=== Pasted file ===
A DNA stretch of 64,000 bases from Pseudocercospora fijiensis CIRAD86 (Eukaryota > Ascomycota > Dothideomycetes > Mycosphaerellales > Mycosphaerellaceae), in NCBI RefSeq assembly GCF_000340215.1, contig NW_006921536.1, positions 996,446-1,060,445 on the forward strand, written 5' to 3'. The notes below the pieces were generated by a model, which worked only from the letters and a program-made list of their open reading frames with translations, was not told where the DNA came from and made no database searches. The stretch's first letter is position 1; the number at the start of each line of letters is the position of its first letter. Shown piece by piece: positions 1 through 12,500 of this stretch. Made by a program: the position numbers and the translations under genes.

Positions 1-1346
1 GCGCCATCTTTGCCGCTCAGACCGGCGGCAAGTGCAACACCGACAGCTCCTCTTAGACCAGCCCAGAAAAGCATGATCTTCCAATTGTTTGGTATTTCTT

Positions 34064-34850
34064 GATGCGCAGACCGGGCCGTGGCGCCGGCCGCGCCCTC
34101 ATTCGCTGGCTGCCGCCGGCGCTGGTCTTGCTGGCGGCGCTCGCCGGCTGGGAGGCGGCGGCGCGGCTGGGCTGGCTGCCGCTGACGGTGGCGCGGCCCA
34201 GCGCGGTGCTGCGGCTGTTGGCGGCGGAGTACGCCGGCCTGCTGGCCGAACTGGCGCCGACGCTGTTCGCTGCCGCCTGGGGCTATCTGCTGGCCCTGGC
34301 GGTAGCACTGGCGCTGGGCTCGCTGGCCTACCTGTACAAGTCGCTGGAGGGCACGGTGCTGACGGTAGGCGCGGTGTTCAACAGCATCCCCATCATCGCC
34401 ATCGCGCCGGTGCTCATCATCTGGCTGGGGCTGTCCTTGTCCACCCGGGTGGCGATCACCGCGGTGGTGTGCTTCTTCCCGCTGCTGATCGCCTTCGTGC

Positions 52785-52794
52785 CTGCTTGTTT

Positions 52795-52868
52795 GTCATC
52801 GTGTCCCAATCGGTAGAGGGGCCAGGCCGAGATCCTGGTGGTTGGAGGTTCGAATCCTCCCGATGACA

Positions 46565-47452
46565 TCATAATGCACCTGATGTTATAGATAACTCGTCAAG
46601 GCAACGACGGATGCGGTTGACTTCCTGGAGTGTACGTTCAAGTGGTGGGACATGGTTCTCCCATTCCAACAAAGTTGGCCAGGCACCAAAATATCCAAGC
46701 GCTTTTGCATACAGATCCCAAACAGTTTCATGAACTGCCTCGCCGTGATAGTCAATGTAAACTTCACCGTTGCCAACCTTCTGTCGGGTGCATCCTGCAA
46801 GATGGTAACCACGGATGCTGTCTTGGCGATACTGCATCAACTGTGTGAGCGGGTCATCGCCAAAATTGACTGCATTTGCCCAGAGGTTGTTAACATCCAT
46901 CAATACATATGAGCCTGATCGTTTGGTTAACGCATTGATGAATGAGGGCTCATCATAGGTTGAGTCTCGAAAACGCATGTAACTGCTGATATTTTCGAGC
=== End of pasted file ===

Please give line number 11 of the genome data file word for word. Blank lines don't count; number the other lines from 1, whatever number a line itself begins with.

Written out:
52785 CTGCTTGTTT